It sounds incredibly 80s, it's a cover version (the original was by Vision Quest)and you're not going to have to serach far for a better ballad from that decade, but never mind that. The melody is the best yet, as is the arrangement. It's something of a departure from the rest of the album so far, and it's a welcome one.
Into The Groove (3.5/5)
The intro is horrid, but the melody is great. The melody's everything in pop, I guess. It's more eminently dancable and more feel-good than anything before. The lyrics are inane, but they're not invasive enough to ruin the song. Not a bad piano solo either. This is Madonna finally finding her sound and making it hers. Or so we thought....
Live To Tell (3/5)
Slower than anything so far, and lent a lethargic, loping feel by the synthesizers. She's clearly experimenting with her sound, bringing in different moods, themes, and deeper lyrics. She adapts to this much quicker than to what came before, that's for sure. Not a Madonna classic, but a solid song.
Papa Don't Preach (4/5)
Begins like an advert for a newspaper, with a string section. This song forms something of a middle ground between Live To Tell and Into The Groove. It's one of Madonna's most famous songs, and rightfully so. The best lyrics of the album so far.
Open Your Heart (3.5/5)
You'll notice that the ratings for every song on this album have been getting progressively higher and higher on a steady curve. The effect Papa Don't Preach has on this album is that the listener expects it to soar into a steady stream of classics. Inevitably, Open Your Heart seems like a disappointment. It's harsh on this song, which isn't bad at all. It's a little too close to Madonna's early style, but it's not as bad as Holiday or its ilk by any means.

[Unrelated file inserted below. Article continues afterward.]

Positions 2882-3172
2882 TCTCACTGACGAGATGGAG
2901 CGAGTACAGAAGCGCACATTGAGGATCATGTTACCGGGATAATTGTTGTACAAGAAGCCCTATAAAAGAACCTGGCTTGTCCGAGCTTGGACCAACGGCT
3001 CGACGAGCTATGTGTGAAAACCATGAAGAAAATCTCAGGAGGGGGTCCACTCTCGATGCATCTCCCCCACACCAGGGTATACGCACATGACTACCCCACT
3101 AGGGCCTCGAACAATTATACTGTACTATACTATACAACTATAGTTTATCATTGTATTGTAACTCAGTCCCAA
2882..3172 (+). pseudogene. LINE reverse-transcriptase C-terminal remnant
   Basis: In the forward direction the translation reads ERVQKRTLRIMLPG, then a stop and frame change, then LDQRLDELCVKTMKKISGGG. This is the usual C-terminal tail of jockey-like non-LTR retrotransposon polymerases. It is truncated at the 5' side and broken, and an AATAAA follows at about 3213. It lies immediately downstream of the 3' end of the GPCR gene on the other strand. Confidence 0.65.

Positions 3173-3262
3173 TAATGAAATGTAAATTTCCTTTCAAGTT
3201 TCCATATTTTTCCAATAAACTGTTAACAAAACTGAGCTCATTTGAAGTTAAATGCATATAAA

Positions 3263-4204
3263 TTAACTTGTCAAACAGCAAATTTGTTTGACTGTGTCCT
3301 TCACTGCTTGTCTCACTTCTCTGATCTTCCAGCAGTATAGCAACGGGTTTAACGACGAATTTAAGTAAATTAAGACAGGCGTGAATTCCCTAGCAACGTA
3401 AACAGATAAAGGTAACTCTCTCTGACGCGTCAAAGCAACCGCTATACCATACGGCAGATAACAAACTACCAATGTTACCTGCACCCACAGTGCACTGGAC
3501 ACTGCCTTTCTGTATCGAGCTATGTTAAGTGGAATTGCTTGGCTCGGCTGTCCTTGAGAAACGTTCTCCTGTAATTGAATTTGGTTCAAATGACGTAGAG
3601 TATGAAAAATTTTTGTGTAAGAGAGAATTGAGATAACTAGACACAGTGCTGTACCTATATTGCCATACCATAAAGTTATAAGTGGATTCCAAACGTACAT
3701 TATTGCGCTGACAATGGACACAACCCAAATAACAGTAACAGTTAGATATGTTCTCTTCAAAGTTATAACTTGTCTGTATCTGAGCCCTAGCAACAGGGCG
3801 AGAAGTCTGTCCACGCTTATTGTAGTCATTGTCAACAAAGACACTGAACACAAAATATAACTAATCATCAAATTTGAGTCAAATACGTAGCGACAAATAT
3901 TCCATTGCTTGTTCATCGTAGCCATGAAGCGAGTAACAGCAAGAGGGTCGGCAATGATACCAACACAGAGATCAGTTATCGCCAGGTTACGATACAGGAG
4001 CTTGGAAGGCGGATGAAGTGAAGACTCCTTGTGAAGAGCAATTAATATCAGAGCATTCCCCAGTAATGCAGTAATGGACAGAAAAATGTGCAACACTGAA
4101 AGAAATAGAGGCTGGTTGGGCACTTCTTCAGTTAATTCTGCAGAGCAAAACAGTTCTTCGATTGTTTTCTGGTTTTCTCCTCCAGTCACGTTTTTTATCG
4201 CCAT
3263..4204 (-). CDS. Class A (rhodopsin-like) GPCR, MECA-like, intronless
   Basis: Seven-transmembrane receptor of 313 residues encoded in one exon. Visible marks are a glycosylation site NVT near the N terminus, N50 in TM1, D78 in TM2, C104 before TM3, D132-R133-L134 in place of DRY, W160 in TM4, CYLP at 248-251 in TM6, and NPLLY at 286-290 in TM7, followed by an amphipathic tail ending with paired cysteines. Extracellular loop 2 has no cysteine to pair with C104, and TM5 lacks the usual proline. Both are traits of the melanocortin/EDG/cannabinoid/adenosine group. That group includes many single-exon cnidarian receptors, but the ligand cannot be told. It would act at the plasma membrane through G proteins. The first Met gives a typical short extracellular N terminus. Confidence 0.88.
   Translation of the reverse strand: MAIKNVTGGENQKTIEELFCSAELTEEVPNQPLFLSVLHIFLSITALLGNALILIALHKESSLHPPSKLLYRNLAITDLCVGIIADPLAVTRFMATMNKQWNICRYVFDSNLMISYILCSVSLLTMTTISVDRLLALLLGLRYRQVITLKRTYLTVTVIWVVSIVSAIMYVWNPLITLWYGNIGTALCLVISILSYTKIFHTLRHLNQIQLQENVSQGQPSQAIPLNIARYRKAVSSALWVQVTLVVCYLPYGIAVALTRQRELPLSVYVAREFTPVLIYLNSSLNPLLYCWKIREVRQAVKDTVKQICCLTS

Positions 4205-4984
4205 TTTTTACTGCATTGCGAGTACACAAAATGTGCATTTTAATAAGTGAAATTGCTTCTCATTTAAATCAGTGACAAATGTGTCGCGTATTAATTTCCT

La Isla Bonita (4/5)
Much, MUCH better than Holiday. You get the feeling Madonna wasn't happy with that song, and decided to revisit the theme with her new-found musical maturity. She succeeds. It's more convincing, sung with more passion, and to top it off it's got some seriously cool acoustic lead guitar playing. Melody to spare, too.
Like A Prayer (4.5/5)
Best song yet, easily. It feels, in a odd way, a lot less time-locked than everything else on offer here. Musically, it's a thrilling synthesis of the bubblegum pop presented on The First Album and Like A Virgin, and the musical unfurling of Madonna's wings found on True Blue. It's also the first real hint of Madonna's real strength as an artist - the ability to shock and stand out from the crowd. On a side note, the video is hella cool too, and enhances the effect.